On Healthy Bread (And A Recipe!)

{Thanks to our amazing guest contributor Alison Wiediger of Au Naturel Farm for giving us the rundown on what healthy bread looks like and including a great recipe!}

Many of us are thinking more and more about eating healthy. But sometimes it can be very frustrating figuring out just what “eating healthy” means.  More and more, we hear from people that they aren’t eating bread.  Bread has somehow gotten placed into the “not healthy” column.  Yet, depending upon the type of bread, unless you are gluten intolerant, bread can be a healthy part of a balanced diet.  However, finding a healthy loaf of bread, especially in rural Kentucky, can be challenging.  So, we make our own and have for many years.  I know it can be intimidating at first to bake bread, so I am sharing my foolproof recipe and step by step directions to a healthy, whole grain, not-too-dense loaf of bread even the kids will like.

Okay, I can’t just start with a recipe.  First, let’s talk about wheat.  Yes, I know there are many grains used in breads, but wheat is the most popular and easiest to begin with. There are 5 basic types of wheat: Hard red, soft red, hard white, soft white and semolina.

Semolina is mostly used for pasta. Hard wheats have more protein and are typically used for risen breads. Soft wheats are used for pastries, biscuits, pie crusts, etc.  Wherever high gluten isn’t necessary and/or desired, you use a soft wheat. (All-purpose flour is usually a mix of hard and soft.) Hard wheats are used with risen breads – whether using commercial yeast or a sourdough starter – because they have a higher gluten content.  Gluten is an elastic protein that allows the air bubbles from the yeast’s action to be contained and make the dough rise.  So, if you have flour with a higher gluten content, you will have a lighter dough (holds more bubbles of air).

White Wheat

Red wheats have a stronger taste than white wheats.  Their hulls have more tannin, which has a somewhat bitter taste.  Some people prefer the stronger taste, but for folks who are used to commercial white bread, a bread made with white wheat is much more appealing – especially in the transition period.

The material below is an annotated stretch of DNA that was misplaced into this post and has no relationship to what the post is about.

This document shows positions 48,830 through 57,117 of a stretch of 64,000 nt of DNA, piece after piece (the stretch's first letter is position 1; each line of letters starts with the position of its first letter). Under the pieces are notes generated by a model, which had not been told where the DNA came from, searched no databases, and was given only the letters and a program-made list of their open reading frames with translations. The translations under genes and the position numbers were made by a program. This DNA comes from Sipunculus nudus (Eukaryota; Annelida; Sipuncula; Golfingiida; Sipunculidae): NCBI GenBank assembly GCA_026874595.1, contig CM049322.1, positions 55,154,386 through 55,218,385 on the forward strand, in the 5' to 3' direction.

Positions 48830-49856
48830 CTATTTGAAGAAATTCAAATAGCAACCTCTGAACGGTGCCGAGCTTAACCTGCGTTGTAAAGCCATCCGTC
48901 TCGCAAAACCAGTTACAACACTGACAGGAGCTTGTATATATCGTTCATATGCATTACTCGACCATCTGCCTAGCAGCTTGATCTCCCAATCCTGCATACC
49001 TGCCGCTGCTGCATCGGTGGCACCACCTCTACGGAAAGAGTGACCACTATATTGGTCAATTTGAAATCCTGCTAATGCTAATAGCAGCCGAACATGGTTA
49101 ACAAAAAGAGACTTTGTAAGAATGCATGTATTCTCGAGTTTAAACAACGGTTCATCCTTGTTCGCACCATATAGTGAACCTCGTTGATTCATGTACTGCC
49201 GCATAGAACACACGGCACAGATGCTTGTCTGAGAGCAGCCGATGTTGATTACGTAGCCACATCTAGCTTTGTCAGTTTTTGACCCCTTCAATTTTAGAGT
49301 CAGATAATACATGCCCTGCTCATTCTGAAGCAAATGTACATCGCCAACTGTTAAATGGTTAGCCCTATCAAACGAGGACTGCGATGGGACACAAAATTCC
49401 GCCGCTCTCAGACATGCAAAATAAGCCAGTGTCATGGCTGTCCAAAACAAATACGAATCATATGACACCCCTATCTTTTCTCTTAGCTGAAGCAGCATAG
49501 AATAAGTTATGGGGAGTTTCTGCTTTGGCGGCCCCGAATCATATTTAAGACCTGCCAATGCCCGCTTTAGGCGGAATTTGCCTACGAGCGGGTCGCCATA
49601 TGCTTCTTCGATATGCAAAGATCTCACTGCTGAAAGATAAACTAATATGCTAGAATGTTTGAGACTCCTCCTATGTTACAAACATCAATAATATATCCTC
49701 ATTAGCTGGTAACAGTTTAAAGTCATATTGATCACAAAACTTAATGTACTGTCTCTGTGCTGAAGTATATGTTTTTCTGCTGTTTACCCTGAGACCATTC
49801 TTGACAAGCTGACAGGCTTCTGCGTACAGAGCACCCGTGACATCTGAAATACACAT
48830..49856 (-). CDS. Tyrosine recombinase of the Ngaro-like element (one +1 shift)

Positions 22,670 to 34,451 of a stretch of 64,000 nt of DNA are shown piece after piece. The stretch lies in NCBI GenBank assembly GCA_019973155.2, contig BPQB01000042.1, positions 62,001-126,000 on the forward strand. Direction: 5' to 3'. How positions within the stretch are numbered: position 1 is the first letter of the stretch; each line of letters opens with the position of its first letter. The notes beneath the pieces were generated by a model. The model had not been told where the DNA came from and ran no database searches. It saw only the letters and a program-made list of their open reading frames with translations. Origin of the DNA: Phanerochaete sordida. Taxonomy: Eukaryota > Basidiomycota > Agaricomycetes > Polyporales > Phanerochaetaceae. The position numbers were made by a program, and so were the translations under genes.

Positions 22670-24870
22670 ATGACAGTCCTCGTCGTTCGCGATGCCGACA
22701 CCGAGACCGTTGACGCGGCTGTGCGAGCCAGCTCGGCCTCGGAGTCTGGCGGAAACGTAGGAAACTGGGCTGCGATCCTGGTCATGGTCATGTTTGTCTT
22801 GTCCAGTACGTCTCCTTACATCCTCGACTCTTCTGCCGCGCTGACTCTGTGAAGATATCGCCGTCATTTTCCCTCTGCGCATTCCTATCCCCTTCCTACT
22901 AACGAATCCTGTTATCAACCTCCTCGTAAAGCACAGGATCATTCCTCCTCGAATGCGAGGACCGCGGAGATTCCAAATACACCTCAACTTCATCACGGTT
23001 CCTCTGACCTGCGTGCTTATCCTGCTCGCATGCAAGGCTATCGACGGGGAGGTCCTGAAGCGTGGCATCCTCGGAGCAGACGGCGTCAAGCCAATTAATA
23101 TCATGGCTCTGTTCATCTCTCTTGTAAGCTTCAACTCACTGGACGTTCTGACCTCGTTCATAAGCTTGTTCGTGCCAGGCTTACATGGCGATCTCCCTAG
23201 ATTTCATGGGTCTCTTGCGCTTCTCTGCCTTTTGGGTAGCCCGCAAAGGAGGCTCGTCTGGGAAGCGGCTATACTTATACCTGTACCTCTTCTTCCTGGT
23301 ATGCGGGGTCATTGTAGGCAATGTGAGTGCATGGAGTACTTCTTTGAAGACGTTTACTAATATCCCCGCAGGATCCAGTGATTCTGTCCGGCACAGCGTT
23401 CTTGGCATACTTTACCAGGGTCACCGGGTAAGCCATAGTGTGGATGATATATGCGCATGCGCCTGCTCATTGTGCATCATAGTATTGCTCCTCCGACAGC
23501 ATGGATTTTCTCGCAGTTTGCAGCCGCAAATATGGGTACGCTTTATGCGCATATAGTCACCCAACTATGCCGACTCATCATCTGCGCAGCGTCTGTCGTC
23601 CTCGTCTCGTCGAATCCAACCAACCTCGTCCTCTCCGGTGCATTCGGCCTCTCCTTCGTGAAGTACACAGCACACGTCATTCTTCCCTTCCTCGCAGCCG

Now let’s look at whole wheat flour.  Whole grains of wheat – commonly called wheat berries – can last a very long time as long as they are protected from insects.  But, once that grain is crushed, as it is to be made into flour, it starts to deteriorate. Buy the freshest flour you can find (or grind your own), and keep it in the freezer to keep it fresh.

Lastly, you will find additional gluten in the recipe.  It can usually be found in health food stores, online baking supply stores, etc.  It makes for a very light loaf of bread.  If you cannot find it, or prefer not to use it, just substitute more whole wheat flour.  The loaf won’t be quite as light, but will still taste great.

Okay, let’s look at the recipe.   By the way, I am putting it in grams with cup equivalents in parentheses.  I weigh all my ingredients because it is much more precise, and grams are easier to work with when doubling or halving a recipe. If bread baking becomes a staple in your cooking, a small kitchen scale is a good investment.  Until then, cup measures will work.

This recipe is for two loaves and has only 5 ingredients:

760 grams (6 ¼ cups) whole wheat flour (I use white wheat like Wheat Montana’s Prairie Gold)
600 grams (2 ½ cups) water
50  grams gluten (3 T) – optional.  If not used, add the amount to your flour total.
20 grams (1 T) salt
20 grams (1 T or 1 pkg) yeast

Mill

First, I grind the wheat into flour using a 1970’s era Magic Mill stone mill we purchased several years ago.  If you already have flour, you can skip this step.